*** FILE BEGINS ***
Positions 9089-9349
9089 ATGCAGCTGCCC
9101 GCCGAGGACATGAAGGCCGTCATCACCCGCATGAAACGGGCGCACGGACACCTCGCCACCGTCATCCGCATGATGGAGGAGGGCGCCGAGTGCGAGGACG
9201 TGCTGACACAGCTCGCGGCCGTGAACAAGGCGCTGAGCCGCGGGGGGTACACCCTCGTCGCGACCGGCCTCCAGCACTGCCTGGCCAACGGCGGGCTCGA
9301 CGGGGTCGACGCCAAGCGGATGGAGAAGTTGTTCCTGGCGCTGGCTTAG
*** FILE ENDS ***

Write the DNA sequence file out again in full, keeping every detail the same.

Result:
Positions 9089-9349
9089 ATGCAGCTGCCC
9101 GCCGAGGACATGAAGGCCGTCATCACCCGCATGAAACGGGCGCACGGACACCTCGCCACCGTCATCCGCATGATGGAGGAGGGCGCCGAGTGCGAGGACG
9201 TGCTGACACAGCTCGCGGCCGTGAACAAGGCGCTGAGCCGCGGGGGGTACACCCTCGTCGCGACCGGCCTCCAGCACTGCCTGGCCAACGGCGGGCTCGA
9301 CGGGGTCGACGCCAAGCGGATGGAGAAGTTGTTCCTGGCGCTGGCTTAG